In the aftermath of being named a third place berth on the U.S Olympic female figure skating team, Ashley Wagner, once the golden girl of the sport has now come to find herself the subject of heightened scrutiny and hate.
The pouring of social media outrage came after fellow skater Mirai Nagasu was knocked out of an almost certain berth after Wagner fumbled on at least two separate occasions and coming in fourth amongst fellow competitors.
Since the contentious placing, fans of Nagasu have launched a tirade against Ashley Wagner with many questioning Wagner’s veracity to compete and the elimination process itself.
The outrage has led to Wagner opting out of social media until fate the Sochi games.
Told Wagner via People mag: ‘Twitter is a blessing and a curse at the same time. It’s tough to filter out the good things that you hear and the awful things that people will write, so I’m going cold turkey.’
Defending their decision, Pat St. Peter, president of the U.S. Figure Skating Association, said the national championships are not the Olympic qualifiers.
Told Peter: ‘If you look at Ashley Wagner’s record and performance, she’s got the top credentials of any of our female athletes.’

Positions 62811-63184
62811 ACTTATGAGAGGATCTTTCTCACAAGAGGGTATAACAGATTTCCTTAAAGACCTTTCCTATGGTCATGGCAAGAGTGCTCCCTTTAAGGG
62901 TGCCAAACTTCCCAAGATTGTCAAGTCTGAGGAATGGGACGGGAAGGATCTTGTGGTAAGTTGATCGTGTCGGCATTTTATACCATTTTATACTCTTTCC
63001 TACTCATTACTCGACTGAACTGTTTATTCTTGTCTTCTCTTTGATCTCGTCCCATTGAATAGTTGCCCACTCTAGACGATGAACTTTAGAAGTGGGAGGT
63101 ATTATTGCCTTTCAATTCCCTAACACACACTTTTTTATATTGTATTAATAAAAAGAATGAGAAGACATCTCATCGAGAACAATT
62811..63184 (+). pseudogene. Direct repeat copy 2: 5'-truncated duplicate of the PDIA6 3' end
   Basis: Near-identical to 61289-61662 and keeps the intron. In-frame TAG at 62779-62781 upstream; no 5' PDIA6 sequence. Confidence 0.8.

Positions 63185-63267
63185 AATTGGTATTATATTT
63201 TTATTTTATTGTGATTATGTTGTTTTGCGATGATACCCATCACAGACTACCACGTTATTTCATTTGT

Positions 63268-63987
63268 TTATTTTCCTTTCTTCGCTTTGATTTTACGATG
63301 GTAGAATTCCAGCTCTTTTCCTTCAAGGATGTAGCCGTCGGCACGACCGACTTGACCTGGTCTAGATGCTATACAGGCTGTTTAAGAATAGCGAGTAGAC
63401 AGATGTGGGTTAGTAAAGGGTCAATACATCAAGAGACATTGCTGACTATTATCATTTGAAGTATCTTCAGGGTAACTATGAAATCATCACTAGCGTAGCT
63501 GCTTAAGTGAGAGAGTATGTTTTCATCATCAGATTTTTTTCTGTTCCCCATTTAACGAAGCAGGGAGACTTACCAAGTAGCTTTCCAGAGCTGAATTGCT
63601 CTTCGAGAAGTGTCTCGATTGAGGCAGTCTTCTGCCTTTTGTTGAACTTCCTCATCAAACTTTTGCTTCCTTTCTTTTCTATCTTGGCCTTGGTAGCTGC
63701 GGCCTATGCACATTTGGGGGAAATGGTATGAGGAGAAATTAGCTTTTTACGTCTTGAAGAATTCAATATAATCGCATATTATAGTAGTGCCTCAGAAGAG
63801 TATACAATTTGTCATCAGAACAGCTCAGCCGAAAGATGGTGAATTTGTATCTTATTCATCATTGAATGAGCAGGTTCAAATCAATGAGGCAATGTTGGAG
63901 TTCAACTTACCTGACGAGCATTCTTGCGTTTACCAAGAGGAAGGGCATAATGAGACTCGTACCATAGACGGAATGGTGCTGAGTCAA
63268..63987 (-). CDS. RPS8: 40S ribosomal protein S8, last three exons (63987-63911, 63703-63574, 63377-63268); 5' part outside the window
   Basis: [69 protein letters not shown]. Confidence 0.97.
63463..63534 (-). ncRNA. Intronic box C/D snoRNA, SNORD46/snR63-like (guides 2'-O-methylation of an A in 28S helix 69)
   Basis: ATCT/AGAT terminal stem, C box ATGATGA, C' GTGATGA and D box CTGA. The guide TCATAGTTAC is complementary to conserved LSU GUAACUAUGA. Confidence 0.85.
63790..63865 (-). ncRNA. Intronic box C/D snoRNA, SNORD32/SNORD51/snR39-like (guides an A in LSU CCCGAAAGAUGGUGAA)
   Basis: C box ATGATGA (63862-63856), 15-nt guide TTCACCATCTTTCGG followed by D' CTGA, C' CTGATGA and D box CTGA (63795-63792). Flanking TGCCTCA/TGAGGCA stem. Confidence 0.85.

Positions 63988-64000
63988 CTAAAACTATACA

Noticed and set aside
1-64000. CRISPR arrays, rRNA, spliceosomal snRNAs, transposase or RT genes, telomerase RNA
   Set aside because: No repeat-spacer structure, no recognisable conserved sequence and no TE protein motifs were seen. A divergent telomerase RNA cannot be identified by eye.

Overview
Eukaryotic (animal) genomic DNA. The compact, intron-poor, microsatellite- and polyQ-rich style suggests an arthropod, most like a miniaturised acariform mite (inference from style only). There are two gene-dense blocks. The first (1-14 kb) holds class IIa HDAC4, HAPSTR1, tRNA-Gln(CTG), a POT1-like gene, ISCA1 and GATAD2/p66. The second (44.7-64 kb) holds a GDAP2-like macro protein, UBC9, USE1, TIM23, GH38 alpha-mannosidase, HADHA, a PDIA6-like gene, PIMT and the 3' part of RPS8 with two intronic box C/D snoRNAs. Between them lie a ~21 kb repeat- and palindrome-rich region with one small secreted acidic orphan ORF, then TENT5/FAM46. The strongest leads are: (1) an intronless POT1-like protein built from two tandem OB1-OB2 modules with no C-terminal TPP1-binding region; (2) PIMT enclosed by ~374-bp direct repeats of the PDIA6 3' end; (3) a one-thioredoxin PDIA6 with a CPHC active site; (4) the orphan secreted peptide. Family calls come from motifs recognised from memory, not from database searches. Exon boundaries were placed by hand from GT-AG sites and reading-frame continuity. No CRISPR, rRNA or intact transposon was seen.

In trying to understand why Nagasu was overlooked, the wsj’s speakeasy hypothesized: But given the dramatic and unprecedented nature of USFS’s decision, it’s hard not to see other reasons for the slight — conscious or unconscious.
Wagner’s flowing blond hair, bellflower-blue eyes and sculpted features mark her as a sporting archetype: She’s the embodiment of the “golden girl” the media has extolled when they’ve waxed poetic about idealized ice queens of the past, from Norway’s Sonja Henie to East Germany’s Katarina Witt, a marketer’s dream who’s already signed up tent-pole sponsors like Nike, Pandora Jewelry and CoverGirl, which assessed her Teutonic beauty as being worthy of serving as one of their global “faces.”
Which forces a consideration of what do we necessarily mean by sporting acumen if sporting achievement is now conditional on the look of the athlete?
Continues wsj: Pundits are largely more discreet these days. No one will state outright that Nagasu may have had her dream punctured because Wagner better conforms to USFS’s central casting fantasy, and the millions in corporate support that might follow it.
Either way, sporting enthusiasts are crying foul as a bygone tradition of merit paving the way of success is once again challenged in a society that increasingly is valuing (behind closed doors) status, looks and connections foremost. Something that may have always been the case except for a short period in the first place if history is a guide.
above image found here